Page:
I How to get the most out of your Event Management RFP
I.III Be transparent with your project
How to get the most out of your Event Management RFPThe RFP process is truly never as simple as it sounds on paper, and there is bound to be a wrench in things when the decisions become increasingly difficult. However, if you map out every unique objective, communicate your needs effectively and set clear expectations, the agency can give you a creative roadmap to making that a reality. You’ll get the most ideas, inspiration, options and clarity for your event. On the flip side, we’ll get the most complete opportunity to display what our agency is truly capable of. In sales, that’s all we can ask for.
Define the project firstListen, you didn’t get this far in life without knowing that you need to set clear and achievable goals to see success. The trick with event management RFPs is that a lot of variables might not even be on your radar early on.
Many companies distribute RFPs without defining important aspects of the project. That’s like seeking out a real estate agent without knowing your maximum spend.Producers need information in order to design an experience that matches your vision. This has as much to do with strategy, messaging and purpose as it does logistical information like location or attendee numbers.
5 Questions to help define your project’s RFP:
- What are your meeting’s goals and objectives?
- Do you know the parameters of your event in terms of size and scope?
- What are your priorities and criteria for selection?
- Who within the organization will be involved in the decision process?
- Is there internal agreement on these questions?
Be clear about what you wantEffectively communicating your needs is equally as important as understanding them in the first place. Account executives at experiential agencies are incredibly talented, but they aren’t literal mind-readers (at least not yet, we’re running some tests internally. Check back to the Connect Hub for more updates).
The RFP should clearly specify the information you need most based on your priorities. For example, if the budget is the most important aspect of your decision, be sure to ask for detailed budgets as opposed to price ranges.You can also make your life easier here by providing templates for agencies to complete. This would allow a much more apples-to-apples comparison that could fuel decision-making.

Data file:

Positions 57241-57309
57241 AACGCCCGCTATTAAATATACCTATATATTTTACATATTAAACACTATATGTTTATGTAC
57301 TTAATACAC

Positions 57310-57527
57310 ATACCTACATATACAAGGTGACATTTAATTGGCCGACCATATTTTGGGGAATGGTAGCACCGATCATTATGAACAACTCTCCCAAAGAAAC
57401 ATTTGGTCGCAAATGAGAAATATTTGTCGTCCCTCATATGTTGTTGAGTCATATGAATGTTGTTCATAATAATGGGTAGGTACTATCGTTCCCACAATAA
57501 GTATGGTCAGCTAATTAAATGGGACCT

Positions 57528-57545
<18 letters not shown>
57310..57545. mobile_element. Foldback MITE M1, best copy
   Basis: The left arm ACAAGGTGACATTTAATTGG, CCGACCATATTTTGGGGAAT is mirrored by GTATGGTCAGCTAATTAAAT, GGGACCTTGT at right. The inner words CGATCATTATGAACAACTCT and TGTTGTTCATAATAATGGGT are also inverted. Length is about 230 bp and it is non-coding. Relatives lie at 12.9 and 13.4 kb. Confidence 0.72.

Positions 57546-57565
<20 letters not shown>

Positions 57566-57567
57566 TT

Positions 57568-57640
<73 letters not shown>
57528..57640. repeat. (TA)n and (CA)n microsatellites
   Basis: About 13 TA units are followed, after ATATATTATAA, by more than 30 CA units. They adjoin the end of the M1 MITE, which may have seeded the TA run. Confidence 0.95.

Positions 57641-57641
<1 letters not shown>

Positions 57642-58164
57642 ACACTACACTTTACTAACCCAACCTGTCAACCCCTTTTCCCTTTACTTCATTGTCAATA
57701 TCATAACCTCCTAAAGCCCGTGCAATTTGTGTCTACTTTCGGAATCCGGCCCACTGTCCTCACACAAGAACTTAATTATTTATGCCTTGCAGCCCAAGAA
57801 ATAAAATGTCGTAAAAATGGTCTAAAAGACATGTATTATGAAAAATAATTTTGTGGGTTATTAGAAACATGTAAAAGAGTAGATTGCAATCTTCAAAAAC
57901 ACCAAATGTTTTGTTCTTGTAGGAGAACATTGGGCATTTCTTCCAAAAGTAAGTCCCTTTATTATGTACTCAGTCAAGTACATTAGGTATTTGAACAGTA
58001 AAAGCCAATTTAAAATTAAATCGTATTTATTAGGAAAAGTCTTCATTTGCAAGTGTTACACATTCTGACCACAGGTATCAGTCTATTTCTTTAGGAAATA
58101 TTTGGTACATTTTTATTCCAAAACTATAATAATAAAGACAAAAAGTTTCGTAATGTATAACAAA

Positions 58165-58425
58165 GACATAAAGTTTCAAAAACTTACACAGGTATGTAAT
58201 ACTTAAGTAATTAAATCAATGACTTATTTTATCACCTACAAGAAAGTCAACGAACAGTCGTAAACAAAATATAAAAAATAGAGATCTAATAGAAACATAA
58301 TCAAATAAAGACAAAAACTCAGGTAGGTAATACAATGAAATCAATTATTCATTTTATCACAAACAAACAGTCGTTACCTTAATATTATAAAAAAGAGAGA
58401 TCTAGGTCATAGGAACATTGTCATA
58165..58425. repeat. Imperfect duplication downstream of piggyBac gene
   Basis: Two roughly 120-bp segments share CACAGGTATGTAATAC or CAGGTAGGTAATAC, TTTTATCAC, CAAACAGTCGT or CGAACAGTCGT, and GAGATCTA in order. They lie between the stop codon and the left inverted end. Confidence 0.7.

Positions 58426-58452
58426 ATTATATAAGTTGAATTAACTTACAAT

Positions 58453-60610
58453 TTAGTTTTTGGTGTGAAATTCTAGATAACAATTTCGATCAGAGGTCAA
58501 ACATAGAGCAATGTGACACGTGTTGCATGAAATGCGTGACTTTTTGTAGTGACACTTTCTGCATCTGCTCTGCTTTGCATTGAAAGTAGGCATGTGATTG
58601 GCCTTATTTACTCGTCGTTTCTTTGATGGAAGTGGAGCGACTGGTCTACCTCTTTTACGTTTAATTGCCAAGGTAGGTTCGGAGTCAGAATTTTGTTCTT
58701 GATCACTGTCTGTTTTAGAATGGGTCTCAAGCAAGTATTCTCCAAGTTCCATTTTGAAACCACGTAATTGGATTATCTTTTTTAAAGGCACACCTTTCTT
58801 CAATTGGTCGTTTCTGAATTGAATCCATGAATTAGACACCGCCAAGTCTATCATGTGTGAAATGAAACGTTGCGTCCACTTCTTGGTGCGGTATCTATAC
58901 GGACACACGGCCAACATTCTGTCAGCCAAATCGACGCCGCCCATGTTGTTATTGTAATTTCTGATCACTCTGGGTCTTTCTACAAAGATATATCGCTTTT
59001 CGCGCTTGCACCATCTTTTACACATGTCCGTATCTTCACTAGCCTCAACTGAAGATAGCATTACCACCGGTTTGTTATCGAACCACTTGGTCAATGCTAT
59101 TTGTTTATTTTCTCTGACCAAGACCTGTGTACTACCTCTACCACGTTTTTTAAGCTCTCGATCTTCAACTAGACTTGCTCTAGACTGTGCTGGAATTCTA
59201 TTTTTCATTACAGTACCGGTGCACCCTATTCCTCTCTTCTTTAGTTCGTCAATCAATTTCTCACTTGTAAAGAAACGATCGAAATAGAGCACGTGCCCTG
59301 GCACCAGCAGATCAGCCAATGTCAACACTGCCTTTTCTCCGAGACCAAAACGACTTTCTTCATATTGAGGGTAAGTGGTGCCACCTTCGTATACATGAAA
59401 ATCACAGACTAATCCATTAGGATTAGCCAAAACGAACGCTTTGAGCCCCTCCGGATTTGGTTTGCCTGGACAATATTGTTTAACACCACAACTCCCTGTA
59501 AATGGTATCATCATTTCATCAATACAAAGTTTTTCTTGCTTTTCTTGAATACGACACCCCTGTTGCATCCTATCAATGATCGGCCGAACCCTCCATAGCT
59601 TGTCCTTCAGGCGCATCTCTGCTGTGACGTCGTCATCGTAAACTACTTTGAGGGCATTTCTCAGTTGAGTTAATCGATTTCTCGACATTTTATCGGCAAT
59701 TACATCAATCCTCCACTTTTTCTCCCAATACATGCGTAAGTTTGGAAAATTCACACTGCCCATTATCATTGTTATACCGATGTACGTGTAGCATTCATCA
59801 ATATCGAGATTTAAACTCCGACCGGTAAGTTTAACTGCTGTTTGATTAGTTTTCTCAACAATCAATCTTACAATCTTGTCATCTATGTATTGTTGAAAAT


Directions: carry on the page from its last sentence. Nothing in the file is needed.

4 Questions to make your RFP clearer:
- Do you need spec creative? If so, do you want to see rationale? Drawings?
- How many copies do you need? What format?
- Where do you need them sent and by when?
- Do you want to see agency bios? Case studies? Client references?
Be transparent with your projectFirst of all, it is the industry standard to sign an NDA before negotiations kick up a notch. Have each agency agree to keep all information confidential, thus eliminating the worry your business intel will be leaked.
Legality aside, the scope of your project is sometimes a card you’d like to keep close to your chest. Once that cat is out of the bag, it could change how agencies design their proposals. But I’m here to tell you that is a good thing!The agency you choose to bring in will function as an extension of your team, a steward of your budget. During your RFP process, you should be screening how effectively each candidate will optimize your project within its perimeters. For us, it’s common to find “This is confidential and shouldn’t be shared until after a selection is made” within an RFP instead of crucial information. Without knowledge of each in and out, we can’t tailor your proposal response as uniquely as we’d like, thereby decreasing the value of all your proposals.
Helpful information to include in your corporate event RFP:
- Pictures of prior conventions (stage, graphics, audience, etc.)
- Meeting agenda (breakouts, general session, receptions, etc.)
- High level information about the content and key messages
- Venue and date information
- Audience demographics and prior meeting surveys
- Detailed needs for AV, Production, Creative, Entertainment
- Budget parameters
- Selection process and decision criteria
- Key success criteria for your meeting and desired results (i.e. attendance, emotional engagement, motivation, sales performance)
Finally, give the agencies room to gallupAgencies are horses. Some purebred, some not, but horses nonetheless. They deserve to roam free on the range.
Give them your specs, allow them to access your team and share your story. Then set them free to do what they do best – get creative.Of course, just because the RFP is out the door doesn’t mean your job is done. Agencies will likely check back often with questions essential to their project. Remain in communication with everyone, make sure you give each agency a fair shake.